http://www.pentaxforums.com/forums/non-pentax-cameras-canon-nikon-etc/193175-maybe-k-01-not-crazy.html#post2032269

10 upvotes
Plastek
By Plastek (Jul 23, 2012)

On the other hand: EOS-M looks quite decently while K-01 looks like a plastic toy from "mid 80's" - it's currently the ugliest mirrorless on the market. Not even saying about the fact that it got few times larger volume with pancake then EOS-M does with pancake.

4 upvotes
LensBeginner
By LensBeginner (Jul 23, 2012)

I personally don't care much about looks.
If I were to buy a camera for its aesthetic appeal, I would buy a Sony Nex 3 or Nex 5.

All you get in the end are photos, and the photos matter more than the looks.

I could agree on the point you made about the K-01 size.

2 upvotes
rrccad
By rrccad (Jul 23, 2012)

with the EF adapter, the EOS-M will AF / aperture control any of the 70 million + EF lenses made.

and I'm sure someone will make an EOS-M to FD adapter .. call it a hunch.

3 upvotes
Joe Ogiba
By Joe Ogiba (Jul 23, 2012)

Plastek, are you on crack or what ? You have the balls to say the K-01 looks like a toy compared to the EOS-M !
http://farm8.staticflickr.com/7190/6818509146_5f8f9201c1_c.jpg

Does the EOS-M have IS with every lens ? Does it have a mic port for external mic ? Does it have focus peaking with MF lenses ?

3 upvotes
Plastek
By Plastek (Jul 23, 2012)

Hahaha, where in between this whole gear there's Pentax?
This is K-01: http://www.coolhunting.com/2012/02/pentax-k-01-7.jpg
Yes, it does have nice advantages, but equally well I can have regular DSLR - it's as portable as K-01. And offers far more features (eg. I'd go for Pentax K-5 any night or day instead of K-01).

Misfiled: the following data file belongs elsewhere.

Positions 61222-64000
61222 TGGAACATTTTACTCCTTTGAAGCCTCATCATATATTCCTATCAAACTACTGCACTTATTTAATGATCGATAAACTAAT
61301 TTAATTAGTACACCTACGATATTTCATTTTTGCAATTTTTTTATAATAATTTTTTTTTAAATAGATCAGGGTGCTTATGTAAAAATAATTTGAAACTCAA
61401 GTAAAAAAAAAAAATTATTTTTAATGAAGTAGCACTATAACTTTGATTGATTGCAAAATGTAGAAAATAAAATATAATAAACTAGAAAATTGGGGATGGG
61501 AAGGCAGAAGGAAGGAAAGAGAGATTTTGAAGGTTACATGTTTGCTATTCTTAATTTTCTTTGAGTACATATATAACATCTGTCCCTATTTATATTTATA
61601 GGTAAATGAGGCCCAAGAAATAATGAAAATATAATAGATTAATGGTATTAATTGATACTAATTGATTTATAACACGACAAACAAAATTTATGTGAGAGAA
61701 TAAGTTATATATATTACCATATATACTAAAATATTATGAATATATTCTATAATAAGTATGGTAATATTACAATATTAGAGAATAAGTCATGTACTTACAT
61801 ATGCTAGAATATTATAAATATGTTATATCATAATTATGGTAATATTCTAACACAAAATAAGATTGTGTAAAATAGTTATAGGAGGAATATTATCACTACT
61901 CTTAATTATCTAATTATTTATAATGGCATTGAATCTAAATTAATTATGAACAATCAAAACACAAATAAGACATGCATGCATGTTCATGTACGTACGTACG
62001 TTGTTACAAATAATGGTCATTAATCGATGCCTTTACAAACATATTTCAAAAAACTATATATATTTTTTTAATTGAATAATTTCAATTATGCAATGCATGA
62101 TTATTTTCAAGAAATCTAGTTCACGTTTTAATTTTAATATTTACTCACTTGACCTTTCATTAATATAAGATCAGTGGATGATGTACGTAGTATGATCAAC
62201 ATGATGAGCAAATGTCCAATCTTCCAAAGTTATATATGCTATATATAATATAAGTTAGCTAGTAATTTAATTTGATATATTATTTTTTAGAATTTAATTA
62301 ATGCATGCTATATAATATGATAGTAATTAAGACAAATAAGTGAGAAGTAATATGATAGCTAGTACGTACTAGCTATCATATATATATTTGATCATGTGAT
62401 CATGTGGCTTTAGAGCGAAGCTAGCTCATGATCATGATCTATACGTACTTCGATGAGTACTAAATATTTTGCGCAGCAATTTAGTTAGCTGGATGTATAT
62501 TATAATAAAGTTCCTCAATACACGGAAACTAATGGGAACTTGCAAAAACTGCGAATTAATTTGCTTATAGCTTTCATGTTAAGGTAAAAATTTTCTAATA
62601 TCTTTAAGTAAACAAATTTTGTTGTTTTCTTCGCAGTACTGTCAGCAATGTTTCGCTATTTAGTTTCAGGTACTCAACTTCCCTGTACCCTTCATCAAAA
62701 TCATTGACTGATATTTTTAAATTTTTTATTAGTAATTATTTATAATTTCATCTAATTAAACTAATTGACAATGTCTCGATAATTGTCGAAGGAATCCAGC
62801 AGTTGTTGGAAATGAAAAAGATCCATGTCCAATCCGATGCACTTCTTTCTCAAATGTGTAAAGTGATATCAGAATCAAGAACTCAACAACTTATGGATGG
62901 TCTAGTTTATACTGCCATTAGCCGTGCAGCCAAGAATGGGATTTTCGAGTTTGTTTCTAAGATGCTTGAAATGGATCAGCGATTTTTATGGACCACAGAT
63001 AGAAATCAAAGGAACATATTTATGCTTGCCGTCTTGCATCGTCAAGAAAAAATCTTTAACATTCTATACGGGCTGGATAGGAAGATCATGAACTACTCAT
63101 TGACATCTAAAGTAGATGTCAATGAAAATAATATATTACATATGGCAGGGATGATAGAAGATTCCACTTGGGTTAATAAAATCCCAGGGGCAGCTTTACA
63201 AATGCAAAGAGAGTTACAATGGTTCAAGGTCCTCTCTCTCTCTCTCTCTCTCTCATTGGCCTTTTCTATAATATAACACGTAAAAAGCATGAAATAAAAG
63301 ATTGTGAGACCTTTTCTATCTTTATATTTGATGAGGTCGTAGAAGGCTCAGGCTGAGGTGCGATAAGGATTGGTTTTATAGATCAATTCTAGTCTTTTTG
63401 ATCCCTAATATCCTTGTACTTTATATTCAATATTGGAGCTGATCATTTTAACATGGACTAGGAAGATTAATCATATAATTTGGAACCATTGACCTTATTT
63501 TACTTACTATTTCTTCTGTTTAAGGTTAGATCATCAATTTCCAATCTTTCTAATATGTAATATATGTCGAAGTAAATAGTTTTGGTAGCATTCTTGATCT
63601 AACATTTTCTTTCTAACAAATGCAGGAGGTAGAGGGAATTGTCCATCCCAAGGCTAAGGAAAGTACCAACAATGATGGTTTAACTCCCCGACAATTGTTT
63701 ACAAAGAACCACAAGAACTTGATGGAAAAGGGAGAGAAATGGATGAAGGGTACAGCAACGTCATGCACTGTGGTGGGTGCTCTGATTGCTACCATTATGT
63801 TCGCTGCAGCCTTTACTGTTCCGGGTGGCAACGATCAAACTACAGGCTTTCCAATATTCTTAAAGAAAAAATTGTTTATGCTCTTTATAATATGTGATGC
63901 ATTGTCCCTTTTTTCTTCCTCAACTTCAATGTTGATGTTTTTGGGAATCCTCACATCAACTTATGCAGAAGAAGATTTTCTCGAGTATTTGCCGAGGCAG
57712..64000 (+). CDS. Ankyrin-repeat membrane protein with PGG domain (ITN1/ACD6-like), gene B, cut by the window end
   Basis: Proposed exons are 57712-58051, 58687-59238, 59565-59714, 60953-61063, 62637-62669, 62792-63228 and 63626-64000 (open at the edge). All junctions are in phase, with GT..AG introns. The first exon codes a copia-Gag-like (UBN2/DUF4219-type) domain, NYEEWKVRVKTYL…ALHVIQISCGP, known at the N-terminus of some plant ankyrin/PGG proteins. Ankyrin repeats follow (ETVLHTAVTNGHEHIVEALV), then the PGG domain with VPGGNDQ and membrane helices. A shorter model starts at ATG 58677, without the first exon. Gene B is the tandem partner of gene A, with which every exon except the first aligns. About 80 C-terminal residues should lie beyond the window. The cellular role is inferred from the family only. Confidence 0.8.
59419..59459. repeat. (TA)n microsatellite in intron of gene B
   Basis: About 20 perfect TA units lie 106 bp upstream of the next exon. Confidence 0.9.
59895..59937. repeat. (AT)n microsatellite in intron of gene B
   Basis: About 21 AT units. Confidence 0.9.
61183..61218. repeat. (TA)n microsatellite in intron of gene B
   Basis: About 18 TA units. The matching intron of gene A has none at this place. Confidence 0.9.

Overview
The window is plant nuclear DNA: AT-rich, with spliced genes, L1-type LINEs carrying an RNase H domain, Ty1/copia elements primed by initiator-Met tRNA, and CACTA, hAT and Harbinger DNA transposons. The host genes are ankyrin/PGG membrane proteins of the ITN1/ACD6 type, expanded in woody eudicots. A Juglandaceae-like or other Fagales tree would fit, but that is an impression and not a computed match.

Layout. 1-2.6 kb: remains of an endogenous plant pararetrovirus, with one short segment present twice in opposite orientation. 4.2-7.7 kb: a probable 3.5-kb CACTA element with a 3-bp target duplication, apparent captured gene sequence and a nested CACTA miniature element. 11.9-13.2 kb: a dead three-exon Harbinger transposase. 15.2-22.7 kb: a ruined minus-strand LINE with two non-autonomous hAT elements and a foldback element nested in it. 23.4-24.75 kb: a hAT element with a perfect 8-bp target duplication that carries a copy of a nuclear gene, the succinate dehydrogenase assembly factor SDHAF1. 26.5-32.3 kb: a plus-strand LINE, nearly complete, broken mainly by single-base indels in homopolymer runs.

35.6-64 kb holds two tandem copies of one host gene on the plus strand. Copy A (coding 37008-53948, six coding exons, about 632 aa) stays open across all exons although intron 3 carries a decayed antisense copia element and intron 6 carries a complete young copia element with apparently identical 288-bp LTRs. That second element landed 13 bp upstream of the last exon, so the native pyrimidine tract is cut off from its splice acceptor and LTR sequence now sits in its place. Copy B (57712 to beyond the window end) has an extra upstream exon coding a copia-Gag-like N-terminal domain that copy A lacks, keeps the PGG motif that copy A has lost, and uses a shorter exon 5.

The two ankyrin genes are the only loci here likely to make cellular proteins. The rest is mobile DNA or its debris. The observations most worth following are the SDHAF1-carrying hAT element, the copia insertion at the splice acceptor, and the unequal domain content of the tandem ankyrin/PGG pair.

Comment edited 2 minutes after posting
2 upvotes
Alex Sarbu
By Alex Sarbu (Jul 23, 2012)

Plastek: you're funny, calling the metal body Pentax a "plastic toy" while saying about the plastic toy (i.e. plastic body and point&shoot styling) Canon that it "looks quite decently".
By the way, there is no pancake for the EOS M. For the K-01, there are several, the smallest of which being *9,2 mm long* (when mounted).

1 upvote
Plastek
By Plastek (Jul 23, 2012)

I don't care if it's made of titanium or biscuits - K-01 does look like a plastic toy. And this one looks decently for what it is - an upgrade for compacts owners.
As for pancake - The 22mm f/2 is what then? A telephoto zoom? For all practical needs it is a pancake.

0 upvotes
Alex Sarbu
By Alex Sarbu (Jul 23, 2012)

So, you never actually saw the camera - you're just clinging to that yellow K-01 picture, and even on that the colour is the only clue. Guess what: I did, I even held it in my hands; there's nothing toyish about it. (it does look like and feel as solid as a brick, though)
A 23.7mm long non-retrofocus 22mm lens? OK, call it pancake if you wish - but Canon made no effort in making it compact.
The record, though, is 9.2mm for a 40mm lens.